On April 22, the television program 60 Minutes Australia aired an episode on loneliness, calling it an epidemic as deadly as smoking. (Bonus for Star Trek fans: the video contains an interview with William Shatner!)
The episode’s key points are:
(1) you might be surprised to learn who suffers from loneliness
(2) any major life change can result in a period of prolonged loneliness
(3) loneliness-induced stress damages not only mental health, but also the immune system
Australia isn’t the first country to examine this issue. In late 2017 former U.S. Surgeon General Vivek Murthy called loneliness an epidemic with the potential to reduce one’s lifespan, and in early 2018 the U.K. appointed its first-ever Minister for Loneliness.
As a result of the growth of social media and the increase in people working from home, the potential for loneliness has flourished. Add a major life transition like divorce, retirement, a move, or death of a spouse, and loneliness can hit hard, with both mental and physical repercussions.
Loneliness can also strike socially active people who are surrounded by loved ones. If you feel like nobody in your circles understands what you are going through, you can feel achingly lonely – hence the popularity of support groups for new mothers, widowers, and more.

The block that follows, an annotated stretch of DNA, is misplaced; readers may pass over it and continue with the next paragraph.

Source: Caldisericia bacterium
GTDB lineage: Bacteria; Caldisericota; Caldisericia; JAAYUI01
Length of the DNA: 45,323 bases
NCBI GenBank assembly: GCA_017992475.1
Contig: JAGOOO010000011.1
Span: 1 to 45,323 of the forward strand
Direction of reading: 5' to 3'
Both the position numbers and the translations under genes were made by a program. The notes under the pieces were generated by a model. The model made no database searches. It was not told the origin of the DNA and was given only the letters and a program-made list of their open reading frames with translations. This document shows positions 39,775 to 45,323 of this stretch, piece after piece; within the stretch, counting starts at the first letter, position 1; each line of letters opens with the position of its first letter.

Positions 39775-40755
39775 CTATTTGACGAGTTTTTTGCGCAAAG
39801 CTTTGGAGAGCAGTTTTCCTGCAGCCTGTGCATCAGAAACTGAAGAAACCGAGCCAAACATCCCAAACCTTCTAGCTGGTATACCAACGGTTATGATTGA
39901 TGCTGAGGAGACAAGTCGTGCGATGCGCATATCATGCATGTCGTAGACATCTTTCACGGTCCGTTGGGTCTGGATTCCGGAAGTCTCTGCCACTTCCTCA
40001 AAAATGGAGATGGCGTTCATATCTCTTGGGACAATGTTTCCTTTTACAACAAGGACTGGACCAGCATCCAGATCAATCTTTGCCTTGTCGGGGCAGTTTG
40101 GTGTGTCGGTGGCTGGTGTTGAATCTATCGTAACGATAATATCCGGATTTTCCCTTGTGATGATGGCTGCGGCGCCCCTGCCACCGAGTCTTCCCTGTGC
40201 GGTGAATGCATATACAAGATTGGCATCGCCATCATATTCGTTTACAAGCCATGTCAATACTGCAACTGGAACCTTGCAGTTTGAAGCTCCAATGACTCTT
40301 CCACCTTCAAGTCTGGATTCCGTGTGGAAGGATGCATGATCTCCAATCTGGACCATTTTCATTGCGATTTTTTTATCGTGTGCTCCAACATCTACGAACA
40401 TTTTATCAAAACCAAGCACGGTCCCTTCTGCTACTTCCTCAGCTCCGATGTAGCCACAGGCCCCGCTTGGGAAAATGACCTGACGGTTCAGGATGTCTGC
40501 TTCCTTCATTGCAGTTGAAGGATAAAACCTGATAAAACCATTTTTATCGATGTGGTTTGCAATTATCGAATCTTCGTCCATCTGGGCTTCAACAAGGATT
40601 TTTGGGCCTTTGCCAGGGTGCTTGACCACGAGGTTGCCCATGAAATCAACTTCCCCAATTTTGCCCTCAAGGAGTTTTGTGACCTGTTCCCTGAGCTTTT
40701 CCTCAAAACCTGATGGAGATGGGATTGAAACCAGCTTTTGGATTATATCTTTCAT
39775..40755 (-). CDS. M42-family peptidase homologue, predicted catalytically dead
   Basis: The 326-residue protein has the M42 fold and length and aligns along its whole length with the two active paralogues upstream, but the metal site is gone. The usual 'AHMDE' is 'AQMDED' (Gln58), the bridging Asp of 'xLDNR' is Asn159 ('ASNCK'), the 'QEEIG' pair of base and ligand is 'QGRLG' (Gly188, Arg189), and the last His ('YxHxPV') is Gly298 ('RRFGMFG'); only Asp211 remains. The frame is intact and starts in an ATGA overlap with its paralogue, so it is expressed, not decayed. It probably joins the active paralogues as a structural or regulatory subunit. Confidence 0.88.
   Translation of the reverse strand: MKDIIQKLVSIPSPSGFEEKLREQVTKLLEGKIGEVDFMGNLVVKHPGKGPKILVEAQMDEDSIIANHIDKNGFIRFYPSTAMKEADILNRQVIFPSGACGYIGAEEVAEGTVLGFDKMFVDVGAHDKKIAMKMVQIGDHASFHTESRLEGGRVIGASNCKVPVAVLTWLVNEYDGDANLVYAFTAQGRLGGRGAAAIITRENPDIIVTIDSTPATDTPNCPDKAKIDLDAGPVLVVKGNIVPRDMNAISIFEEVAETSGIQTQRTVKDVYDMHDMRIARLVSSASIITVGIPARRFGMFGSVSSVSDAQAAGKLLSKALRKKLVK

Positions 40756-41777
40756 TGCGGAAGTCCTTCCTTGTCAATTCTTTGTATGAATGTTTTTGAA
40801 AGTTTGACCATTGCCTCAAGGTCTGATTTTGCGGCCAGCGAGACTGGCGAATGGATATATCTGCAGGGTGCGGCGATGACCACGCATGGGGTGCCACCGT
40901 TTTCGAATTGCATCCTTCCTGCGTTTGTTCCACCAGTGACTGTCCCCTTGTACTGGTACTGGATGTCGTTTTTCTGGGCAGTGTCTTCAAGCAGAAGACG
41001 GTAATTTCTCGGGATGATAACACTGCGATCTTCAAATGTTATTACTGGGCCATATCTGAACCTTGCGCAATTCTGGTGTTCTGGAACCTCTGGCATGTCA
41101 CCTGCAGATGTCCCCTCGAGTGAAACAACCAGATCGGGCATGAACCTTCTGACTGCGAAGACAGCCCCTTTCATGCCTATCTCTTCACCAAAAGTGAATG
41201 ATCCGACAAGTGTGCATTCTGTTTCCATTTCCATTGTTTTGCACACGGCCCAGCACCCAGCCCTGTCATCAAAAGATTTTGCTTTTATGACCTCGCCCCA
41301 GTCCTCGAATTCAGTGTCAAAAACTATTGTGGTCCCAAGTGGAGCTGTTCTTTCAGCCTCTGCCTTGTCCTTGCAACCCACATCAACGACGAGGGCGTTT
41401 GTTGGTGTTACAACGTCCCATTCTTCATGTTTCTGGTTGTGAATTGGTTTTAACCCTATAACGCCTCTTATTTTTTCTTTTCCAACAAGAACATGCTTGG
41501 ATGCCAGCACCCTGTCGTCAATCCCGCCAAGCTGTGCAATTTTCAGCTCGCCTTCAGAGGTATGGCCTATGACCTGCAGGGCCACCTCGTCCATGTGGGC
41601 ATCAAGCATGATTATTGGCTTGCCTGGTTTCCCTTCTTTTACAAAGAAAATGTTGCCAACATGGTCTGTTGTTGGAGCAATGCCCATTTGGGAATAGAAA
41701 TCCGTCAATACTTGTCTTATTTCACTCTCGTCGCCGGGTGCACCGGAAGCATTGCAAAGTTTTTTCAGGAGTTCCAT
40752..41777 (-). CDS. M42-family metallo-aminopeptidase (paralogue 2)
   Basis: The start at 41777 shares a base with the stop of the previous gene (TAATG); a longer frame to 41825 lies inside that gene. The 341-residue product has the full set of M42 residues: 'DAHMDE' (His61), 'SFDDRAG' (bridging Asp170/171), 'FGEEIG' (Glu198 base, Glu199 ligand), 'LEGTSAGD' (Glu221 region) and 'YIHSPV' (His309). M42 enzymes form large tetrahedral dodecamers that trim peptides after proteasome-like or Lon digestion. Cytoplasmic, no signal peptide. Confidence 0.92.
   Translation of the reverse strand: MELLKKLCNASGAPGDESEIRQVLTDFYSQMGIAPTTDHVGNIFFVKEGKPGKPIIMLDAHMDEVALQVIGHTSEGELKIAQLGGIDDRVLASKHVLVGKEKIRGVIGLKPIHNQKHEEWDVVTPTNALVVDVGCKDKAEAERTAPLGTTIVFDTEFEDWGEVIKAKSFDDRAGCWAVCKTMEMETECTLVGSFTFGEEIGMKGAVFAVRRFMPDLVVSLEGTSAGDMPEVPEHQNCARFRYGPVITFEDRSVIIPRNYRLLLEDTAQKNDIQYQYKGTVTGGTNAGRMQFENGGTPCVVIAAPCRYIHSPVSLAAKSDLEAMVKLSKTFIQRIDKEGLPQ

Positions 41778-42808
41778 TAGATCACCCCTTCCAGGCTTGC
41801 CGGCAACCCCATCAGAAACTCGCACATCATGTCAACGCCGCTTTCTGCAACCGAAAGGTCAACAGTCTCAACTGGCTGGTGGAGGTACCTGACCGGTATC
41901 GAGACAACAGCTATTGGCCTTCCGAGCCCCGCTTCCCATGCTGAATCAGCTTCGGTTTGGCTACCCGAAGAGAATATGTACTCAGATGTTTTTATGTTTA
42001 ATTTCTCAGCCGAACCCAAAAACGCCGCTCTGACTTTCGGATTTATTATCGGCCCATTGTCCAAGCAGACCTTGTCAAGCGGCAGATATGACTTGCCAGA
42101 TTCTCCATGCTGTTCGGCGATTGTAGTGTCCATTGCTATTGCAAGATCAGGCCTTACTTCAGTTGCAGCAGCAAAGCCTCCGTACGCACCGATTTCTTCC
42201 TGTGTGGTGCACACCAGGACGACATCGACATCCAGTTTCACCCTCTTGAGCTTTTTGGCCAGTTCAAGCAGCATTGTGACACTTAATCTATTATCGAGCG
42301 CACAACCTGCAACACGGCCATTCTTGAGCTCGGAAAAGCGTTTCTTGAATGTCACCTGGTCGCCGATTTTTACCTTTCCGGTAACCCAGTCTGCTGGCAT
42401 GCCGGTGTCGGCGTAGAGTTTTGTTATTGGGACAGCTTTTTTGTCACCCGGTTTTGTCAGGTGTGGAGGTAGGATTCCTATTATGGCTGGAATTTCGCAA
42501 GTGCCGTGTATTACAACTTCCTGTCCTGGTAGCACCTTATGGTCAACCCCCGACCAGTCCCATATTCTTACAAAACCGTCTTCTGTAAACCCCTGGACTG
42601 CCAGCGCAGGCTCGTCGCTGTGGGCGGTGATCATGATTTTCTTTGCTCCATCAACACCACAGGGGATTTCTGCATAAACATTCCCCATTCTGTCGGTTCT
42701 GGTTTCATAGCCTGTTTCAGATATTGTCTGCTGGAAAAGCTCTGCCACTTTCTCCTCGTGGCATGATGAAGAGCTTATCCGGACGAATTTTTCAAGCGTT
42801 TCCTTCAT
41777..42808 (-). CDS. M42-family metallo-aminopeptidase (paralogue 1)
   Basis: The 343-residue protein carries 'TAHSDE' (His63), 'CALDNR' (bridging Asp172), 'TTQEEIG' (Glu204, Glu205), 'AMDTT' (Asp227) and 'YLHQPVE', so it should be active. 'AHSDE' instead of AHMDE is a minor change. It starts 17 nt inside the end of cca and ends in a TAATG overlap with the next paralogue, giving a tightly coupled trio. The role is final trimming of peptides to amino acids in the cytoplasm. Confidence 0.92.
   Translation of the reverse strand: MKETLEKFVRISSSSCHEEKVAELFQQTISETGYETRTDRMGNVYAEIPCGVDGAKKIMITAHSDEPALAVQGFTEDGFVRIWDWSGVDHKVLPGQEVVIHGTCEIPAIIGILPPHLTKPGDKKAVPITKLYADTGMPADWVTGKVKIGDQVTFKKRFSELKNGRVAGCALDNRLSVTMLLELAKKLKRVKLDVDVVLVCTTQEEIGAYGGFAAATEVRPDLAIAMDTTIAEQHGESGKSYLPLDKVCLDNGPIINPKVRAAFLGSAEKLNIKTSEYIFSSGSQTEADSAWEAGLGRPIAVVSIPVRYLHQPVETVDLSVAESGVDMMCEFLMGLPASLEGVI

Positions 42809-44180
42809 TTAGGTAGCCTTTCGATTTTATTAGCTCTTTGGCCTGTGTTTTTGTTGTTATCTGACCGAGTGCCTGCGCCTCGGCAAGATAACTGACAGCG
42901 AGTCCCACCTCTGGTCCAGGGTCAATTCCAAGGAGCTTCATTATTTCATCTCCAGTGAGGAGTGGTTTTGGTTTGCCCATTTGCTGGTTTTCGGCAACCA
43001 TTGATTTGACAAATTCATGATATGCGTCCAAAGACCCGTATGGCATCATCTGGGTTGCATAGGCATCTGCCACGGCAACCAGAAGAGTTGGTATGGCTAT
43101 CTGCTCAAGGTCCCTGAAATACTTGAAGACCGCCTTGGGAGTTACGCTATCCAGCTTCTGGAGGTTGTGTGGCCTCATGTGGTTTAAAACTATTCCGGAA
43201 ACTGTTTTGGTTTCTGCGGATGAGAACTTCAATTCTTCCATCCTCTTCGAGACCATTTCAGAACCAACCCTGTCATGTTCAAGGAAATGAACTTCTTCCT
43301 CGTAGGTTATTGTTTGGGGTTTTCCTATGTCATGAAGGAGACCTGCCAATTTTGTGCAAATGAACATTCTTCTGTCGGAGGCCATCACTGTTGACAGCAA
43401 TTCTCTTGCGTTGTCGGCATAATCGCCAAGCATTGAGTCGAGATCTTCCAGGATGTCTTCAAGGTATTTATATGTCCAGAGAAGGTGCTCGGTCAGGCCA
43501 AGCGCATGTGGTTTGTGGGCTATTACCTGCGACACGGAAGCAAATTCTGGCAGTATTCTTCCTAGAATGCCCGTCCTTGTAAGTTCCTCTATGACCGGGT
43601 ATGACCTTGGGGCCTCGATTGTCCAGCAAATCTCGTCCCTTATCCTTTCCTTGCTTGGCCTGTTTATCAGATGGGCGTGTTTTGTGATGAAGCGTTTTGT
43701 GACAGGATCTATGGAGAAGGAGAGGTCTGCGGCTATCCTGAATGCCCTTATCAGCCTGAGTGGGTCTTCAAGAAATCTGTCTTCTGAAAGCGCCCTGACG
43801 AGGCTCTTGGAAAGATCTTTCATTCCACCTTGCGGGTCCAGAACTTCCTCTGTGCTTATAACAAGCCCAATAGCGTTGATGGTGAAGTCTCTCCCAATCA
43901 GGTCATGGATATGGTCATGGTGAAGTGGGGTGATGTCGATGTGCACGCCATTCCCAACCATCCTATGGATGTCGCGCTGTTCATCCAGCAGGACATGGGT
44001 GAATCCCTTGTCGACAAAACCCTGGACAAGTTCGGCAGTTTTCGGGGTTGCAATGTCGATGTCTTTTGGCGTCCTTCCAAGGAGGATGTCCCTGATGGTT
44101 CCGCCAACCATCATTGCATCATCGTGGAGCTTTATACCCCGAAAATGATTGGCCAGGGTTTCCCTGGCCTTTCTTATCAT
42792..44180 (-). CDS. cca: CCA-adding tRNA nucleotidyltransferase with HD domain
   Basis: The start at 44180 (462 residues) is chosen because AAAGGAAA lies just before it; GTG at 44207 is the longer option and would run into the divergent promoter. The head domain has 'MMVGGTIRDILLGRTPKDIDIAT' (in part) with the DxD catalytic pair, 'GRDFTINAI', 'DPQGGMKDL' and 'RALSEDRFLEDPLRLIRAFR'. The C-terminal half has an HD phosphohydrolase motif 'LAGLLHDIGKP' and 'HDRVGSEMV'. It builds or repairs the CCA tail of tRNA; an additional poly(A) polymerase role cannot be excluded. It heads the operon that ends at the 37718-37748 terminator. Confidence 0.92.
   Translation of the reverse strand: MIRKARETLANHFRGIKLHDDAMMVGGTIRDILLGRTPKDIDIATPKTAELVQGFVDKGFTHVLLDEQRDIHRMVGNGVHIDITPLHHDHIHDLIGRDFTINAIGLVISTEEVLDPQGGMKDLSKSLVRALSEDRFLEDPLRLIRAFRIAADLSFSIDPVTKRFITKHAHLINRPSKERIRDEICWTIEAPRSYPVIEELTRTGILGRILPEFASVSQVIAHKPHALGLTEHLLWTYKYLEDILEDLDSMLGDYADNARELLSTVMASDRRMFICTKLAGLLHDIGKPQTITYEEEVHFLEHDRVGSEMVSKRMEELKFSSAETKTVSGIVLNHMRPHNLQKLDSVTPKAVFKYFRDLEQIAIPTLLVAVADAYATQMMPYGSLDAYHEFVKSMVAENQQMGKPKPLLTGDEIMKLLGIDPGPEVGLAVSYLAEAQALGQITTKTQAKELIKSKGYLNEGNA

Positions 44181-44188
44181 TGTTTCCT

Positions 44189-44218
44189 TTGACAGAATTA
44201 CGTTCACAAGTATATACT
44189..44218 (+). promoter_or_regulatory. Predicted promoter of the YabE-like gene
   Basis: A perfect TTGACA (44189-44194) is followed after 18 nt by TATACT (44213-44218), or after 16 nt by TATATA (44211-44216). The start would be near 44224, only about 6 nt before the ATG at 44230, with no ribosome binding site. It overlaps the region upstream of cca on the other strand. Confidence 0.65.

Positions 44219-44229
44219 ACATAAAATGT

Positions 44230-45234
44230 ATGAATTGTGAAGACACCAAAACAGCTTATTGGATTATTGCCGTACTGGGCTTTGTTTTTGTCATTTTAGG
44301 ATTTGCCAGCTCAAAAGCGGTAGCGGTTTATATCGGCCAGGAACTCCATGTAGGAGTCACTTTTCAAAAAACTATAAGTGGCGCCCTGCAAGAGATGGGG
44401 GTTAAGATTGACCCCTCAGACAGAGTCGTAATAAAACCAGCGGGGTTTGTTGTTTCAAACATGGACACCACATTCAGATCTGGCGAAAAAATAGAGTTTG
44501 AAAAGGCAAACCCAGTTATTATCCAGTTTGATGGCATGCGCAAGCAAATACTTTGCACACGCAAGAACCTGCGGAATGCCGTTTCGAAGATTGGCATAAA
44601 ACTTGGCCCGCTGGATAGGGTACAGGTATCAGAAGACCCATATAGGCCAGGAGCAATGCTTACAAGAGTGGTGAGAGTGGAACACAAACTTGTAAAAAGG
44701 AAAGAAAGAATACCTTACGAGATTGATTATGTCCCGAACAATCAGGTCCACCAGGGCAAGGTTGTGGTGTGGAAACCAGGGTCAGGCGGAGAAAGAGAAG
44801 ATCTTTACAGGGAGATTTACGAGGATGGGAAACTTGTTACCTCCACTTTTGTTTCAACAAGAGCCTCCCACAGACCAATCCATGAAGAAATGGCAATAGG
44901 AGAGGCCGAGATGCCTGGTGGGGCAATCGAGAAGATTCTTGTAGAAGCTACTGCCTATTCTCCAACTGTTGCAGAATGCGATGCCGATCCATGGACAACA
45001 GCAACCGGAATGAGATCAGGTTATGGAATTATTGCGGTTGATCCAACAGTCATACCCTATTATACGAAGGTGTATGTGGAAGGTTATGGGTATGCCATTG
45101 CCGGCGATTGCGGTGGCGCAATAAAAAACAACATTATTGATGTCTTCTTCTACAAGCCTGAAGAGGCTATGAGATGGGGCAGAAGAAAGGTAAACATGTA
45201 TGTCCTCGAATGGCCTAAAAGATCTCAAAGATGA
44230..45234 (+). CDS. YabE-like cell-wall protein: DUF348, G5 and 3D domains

I have always felt loneliest the first six weeks after a move. I don’t yet know anybody, so the phone isn’t ringing, and I don’t know anybody to call if I want company. It takes time to form even casual acquaintances, and I really struggled during those periods. Over the years, I learned to plan ahead. I brought books I’d been wanting to read, explored my new neighborhood, tried some new recipes, caught up with old friends, and engaged in some hobbies. Despite all that, though, it was still hard not having any connection outside work.
What can you do if you find yourself in an extended period of loneliness?
- As William Shatner says in the video, do something for somebody. Join a volunteer group or do something on your own to help somebody else have a better day or a better future. Any feeling of connection to others, even if you don’t know them personally, can help.
- Seek out others in the same situation as you. New at a job? Perhaps there’s another newbie with whom you can have lunch while you work on meeting people. First in your peer group to have kids? Ask your pediatrician about a group for new parents.
- Have a list of projects and activities to work on during your lonely period while you are trying to meet people.
- Remind yourself that loneliness does not have to be permanent, that almost everybody feels lonely at some point, and that professional help is available if you find that you’re not able to combat it using the above tools.
When in your life have you felt the loneliest, and what did you do about it?